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Treason trial of Pakistan's Musharraf disrupted by bomb

Aamir Qureshi / AFP - Getty Images

Pakistani paramilitary soldiers cordon off a special court which was set up to try former Pakistani military ruler Pervez Musharraf in Islamabad Tuesday.

ISLAMABAD -- Pakistan's former military ruler Pervez Musharraf failed to attend the first day of his high treason trial Tuesday because of a bomb found near his home, an official said.

Pakistani security official Mohammed Ali told The Associated Press that a bomb and two pistols were found about half a mile away from the former general's residence in the Islamabad suburbs.

The start of the trial was postponed to New Year's Day when Musharraf is due to be formally indicted in front of the court, Justice Faisal Arab, the lead judge in the case, told NBC News.

Prosecutors say Musharraf violated the constitution when he imposed emergency rule in 2007. It is the first treason court case held in Pakistan, and if found guilty the former general could be executed.

"Under high treason laws the court may award [Musharraf] death or 14 years’ imprisonment," Akram Sheikh the chief prosecutor said.

Prosecutor Nasiruddin Nayyer confirmed to NBC News after the proceedings that Musharraf would be formally indicted on New Year’s Day.

The former general faces five charges of violating the constitution in November, 2007, when he introduced emergency powers which deposed more than 60 judges of the supreme and high courts and suspended the constitution.

Musharraf's lawyer Anwer Mansoor told the court Tuesday that the proceedings were "biased, out of jurisdiction, and illegal."

An international team of lawyers acting from London on behalf of Mursarraf appealed last week to the United Nations to intervene in the case, Reuters reported. They claimed it was a "show trial" concocted by Pakistani Prime Minister Nawaz Sharif.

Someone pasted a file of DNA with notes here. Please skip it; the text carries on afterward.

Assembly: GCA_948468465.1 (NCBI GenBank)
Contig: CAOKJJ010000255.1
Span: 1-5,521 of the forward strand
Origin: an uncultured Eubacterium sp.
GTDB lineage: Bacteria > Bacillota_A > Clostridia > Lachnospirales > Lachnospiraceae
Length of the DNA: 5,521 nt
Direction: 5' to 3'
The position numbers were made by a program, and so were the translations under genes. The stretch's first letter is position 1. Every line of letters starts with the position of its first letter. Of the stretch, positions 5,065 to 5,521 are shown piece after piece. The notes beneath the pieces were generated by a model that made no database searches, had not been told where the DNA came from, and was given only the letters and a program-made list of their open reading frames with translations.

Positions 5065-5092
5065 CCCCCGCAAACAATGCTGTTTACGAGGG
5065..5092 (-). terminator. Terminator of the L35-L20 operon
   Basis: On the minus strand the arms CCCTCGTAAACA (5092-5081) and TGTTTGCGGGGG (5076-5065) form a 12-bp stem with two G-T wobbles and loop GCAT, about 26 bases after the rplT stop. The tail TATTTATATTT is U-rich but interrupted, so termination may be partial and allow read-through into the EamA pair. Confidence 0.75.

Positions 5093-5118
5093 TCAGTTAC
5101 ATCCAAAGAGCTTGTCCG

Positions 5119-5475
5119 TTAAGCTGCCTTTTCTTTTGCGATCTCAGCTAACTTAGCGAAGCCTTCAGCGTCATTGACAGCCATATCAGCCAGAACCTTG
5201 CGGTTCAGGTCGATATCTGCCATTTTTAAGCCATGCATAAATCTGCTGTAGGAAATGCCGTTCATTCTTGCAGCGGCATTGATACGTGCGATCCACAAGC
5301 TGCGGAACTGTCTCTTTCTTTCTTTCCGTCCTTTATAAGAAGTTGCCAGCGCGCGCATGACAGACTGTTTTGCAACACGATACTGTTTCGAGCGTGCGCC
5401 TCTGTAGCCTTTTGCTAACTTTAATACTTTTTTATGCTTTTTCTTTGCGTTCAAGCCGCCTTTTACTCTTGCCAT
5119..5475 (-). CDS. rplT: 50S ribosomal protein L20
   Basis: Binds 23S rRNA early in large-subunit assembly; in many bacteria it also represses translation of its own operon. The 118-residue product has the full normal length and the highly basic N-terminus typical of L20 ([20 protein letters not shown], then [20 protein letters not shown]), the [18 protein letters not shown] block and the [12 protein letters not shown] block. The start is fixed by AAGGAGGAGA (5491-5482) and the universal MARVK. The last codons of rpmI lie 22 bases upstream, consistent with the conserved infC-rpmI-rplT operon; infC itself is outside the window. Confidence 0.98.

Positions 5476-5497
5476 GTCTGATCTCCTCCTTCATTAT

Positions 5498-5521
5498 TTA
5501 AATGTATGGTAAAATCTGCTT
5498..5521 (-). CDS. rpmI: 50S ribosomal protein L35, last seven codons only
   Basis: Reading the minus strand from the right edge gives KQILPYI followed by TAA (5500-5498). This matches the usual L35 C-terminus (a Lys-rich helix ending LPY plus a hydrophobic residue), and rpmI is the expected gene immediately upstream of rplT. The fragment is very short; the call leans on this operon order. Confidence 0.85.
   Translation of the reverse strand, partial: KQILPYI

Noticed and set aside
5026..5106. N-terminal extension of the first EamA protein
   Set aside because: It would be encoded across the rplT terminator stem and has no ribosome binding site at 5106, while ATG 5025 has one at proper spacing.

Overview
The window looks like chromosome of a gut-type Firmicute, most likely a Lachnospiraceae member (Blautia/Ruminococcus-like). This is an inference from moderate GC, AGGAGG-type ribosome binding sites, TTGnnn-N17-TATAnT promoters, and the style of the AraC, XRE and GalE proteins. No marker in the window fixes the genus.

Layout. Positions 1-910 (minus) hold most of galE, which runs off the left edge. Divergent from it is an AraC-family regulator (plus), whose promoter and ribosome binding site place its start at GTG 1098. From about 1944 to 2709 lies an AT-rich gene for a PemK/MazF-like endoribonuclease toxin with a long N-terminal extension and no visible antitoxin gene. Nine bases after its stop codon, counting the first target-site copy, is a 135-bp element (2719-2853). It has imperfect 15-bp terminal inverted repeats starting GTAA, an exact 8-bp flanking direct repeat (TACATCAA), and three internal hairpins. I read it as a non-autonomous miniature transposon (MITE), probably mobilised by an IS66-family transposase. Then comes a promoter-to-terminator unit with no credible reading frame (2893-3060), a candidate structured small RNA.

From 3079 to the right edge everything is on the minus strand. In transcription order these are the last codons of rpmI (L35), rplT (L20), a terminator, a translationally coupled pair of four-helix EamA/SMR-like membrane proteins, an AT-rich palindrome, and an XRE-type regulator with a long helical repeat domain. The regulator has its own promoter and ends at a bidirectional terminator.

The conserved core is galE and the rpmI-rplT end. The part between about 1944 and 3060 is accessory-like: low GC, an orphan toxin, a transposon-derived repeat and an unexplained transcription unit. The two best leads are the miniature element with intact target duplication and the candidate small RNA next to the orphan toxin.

The lawyers said the trial is Sharif’s revenge against Mursarraf for ousting him in a 1999 coup when he was head of the army.

The judges have been selected by Sharif and will not conduct a fair trial, they added.

"Politicians have no business hand-picking judges to try their opponents," Steven Kay, a member of Musharraf's legal team, told Reuters.

Musharraf’s lawyers cited the ex-general's "immense assistance" to the West during his time in office. He was a key ally in the aftermath of the 9/11 terror attacks.

They sent their complaint to a U.N. special rapporteur who investigates judicial independence and has recently reported on high-profile cases in Sri Lanka and Iraq. The document was also sent to the U.N. High Commissioner for Human Rights.

After Musharraf's rule, civilian government was restored in Pakistan in 2008 and the general went into self imposed exile. He returned in March this year to contest elections, but was disqualified from standing because of pending court cases.

He has been arrested for several alleged crimes, including the assassination of former prime minister Benazir Bhutto and a Baloch tribal leader, for which he has received bail. Most recently he was arrested in October amid accusations that he was responsible for the deaths of more than 100 people when he allegedly ordered a 2007 mosque raid.

The Associated Press and Reuters contributed to this report.

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